Facial Eczema with Dr Lynn Chiam: Rashes around the Mouth and Lips

Dr Lynn Chiam, a consultant dermatologist who subspecializes in paediatric skin conditions

This is a series focused on facial eczema, with the privilege of having Dr Lynn Chiam, of of Children & Adult Skin Hair Laser Clinic, to help explain further the type of facial rashes, its treatment options and daily facial care. Dr Lynn is a consultant dermatologist who subspecializes in paediatric skin conditions at Mount Elizabeth Novena Specialist Medical Centre, Singapore. Apart from paediatric dermatology, her other subspecialty interests include adult pigmentary conditions and laser dermatology. More on Dr Lynn can be found here.

Why is the area around my mouth and my lips red and itchy?

This week’s focus is on another prominent part of the face – the mouth and the lips. Apart from being prominent and noticeable as one will look inevitably look at someone’s mouth when he/she is talking, the lips is also an area that comes into contact with the food we eat, lip balm, lip stick and to some extent, toothpaste! This post will be in the form of Q&A, kindly assisted by Dr Lynn.

Question 1 – Clarifying the type of rash: What sort of rash is common around the mouth? And is the same common on the lips? What is allergic contact cheilitis?

Dr Lynn: Some of the common rashes which can occur around the mouth include

  1. Facial eczema. This happens in individuals with eczema and facial eczema is more common in infants.
  2. Perioral dermatitis consists of groups of itchy or tender small red papules (bumps) which appear most often around the mouth. They spare the skin bordering the lips but develop on the sides of the chin, then spreading to include upper lip and cheeks. The surrounding skin may be pink, and the skin surface often becomes dry and flaky. Perioral dermatitis can be caused by the overuse of steroid creams, moisturizers, make-up and sunscreen. It is important to see your doctor as a course of oral antibiotics is needed.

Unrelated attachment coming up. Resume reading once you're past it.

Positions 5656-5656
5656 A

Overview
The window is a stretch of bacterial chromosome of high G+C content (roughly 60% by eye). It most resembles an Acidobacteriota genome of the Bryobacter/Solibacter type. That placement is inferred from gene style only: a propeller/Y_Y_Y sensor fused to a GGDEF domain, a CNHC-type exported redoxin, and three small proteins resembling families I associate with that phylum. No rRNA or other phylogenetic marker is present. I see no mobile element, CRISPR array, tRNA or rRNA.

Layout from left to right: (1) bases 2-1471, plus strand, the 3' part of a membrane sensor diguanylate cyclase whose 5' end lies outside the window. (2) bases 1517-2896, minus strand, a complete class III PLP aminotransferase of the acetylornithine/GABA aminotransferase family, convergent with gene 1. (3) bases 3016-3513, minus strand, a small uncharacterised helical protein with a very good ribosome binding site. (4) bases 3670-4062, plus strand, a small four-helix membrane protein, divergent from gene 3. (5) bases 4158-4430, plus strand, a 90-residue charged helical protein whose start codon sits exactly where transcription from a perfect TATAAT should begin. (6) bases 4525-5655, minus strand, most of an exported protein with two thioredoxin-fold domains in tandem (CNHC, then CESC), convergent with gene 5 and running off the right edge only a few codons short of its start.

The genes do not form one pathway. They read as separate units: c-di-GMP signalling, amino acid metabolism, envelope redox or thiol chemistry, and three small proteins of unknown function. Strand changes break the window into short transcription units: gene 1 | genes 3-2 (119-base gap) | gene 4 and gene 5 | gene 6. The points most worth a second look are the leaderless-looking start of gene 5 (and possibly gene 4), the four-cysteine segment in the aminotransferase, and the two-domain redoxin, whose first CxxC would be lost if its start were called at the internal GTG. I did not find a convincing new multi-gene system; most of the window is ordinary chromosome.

3. Cheilitis is inflammation of the lips. It can cause deeps cracks at the sides of the lips which can be painful. There are many causes of cheilitis and they include: eczematous cheilitis, contact cheilitis (reaction to substances like make-up etc), medications and nutritional deficiencies. Allergic contact cheilitis is allergic contact dermatitis affecting the lips. It is an immune reaction of the body towards a substance to which the individual is allergic. Lip cosmetics, toothpaste, medication and dental materials are the most common cause of allergic contact cheilitis.

Question 2 – Identifying the Allergen/ Irritant: What can one try to isolate the product or food that is causing the rashes? For instance, should one note if a rash occurs after shaving, brushing teeth or ingesting certain food? What is the appropriate allergy testing?

Dr Lynn: The appropriate test is the patch test. A patch test is a method used to determine if a substance is responsible for causing an allergic inflammation of the skin. Diluted amounts of the substances are placed in contact with the skin on the back. If the individual is truly allergic to the substance, a local reaction will occur on the skin. Testing should include the standard series of test allergens as well as any other materials suggested by the history (like lip cosmetics, toothpaste). If you notice that a particular facial or dental product or food causes a rash around the lips consistently, do inform your doctor and include it into the patch test.

Question 3 – Food versus Contact Allergens: Is there a difference in the time lag between an allergic reaction triggered by contact, say with a musical instrument, or a cosmetic/skincare product versus food?

Dr Lynn: Allergic contact dermatitis triggered by contact with a musical instrument or cosmetic/skincare product is an itchy skin condition caused by an allergic reaction to a substance in the product. It arises some hours after contact with the responsible material, and settles down over some days provided the skin is no longer in contact with the skin. Contact dermatitis should be distinguished from contact urticaria, in which hives appears within minutes of exposure and fades away within minutes to hours.